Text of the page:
Alpine Bay Oysters (Atlantic oysters, Crassostrea virginica) are harvested in Prince Edward Island by hand. The brittle, boomerang shaped shells average 3.75" with medium shallow cups. The smaller oysters have deeper cups but as they grow in size, the cup-size drops. The caps are light brown with dark brown highlights with hints of green and the odd barnacle here and there. The cups are more polished bone colored with a greenish brown wash and some darker brown highlights. Alpine Bay Oysters have an average meat to shell ratio and if you can shuck the oyster without destroying the shell the ration of liquor to meat is about 15% liquor and 85% meat. The meat is a caramel tan color with light brown to brown gills.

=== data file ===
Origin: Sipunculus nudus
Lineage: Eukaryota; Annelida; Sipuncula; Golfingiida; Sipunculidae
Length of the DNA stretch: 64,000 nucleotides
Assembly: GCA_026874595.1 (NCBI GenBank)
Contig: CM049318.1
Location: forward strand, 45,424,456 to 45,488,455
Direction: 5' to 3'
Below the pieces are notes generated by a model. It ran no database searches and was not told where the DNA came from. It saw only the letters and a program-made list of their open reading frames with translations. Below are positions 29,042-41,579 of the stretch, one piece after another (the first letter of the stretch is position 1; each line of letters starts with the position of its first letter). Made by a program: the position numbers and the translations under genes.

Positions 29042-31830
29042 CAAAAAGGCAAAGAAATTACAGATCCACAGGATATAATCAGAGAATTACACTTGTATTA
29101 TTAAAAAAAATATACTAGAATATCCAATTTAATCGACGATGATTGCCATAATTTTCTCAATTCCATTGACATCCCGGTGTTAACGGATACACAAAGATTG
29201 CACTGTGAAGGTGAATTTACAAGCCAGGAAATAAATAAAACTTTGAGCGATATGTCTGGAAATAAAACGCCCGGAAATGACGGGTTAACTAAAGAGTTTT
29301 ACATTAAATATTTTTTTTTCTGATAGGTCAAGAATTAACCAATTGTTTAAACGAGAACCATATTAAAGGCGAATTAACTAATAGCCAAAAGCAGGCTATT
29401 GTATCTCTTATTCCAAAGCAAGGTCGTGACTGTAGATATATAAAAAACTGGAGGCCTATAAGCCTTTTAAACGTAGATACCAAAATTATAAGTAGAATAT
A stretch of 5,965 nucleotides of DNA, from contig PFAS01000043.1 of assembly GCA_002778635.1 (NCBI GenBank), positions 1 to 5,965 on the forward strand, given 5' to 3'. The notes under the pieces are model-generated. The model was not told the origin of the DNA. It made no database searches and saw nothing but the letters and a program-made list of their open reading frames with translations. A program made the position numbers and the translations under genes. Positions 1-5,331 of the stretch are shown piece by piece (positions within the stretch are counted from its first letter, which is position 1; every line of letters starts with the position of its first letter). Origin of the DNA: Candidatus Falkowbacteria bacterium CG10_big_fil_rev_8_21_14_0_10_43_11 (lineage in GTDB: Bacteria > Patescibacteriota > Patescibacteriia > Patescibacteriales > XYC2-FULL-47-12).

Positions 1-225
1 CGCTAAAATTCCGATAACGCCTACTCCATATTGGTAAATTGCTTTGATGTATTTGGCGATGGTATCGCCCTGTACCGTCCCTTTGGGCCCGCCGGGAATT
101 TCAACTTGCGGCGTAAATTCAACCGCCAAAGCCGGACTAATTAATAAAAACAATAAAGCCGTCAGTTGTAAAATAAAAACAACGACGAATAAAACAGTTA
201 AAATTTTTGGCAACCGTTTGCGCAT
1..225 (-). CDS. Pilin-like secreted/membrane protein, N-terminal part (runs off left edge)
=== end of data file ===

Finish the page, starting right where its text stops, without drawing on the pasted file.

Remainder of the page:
Alpine Bays smell like a tidal pool with a little bone both. The liquor is potato chip salty with some mushroom notes and the saltiness of the meat is 4.5 on a 1 to 5 scale. The meat is firm and full bodied with a little a little chew and some spring. It leaves a little membrane on the finish but the flavors more than make up for it. The flavors are a little beefy with as big dose of umami. I'm washing the Alpine Bay Oysters down with a bottle of Left Foot Charley's Henry's Pippin Cider, a dry and tart blend of several different fermentations. The cider's carbonation and tartness cleanse the palate while the apple highlights the oyster's meaty flavors especially in the after taste. The pairing is like eating potato chips or beef sticks with the cider. The cider's tannins and the salt work together and soften each other. I rate the Alpine Bays 82 for their flavor and the cider and the pairing rate 75. A sweeter drink would bring out the flavors more but this works very well on a warm, sunny afternoon.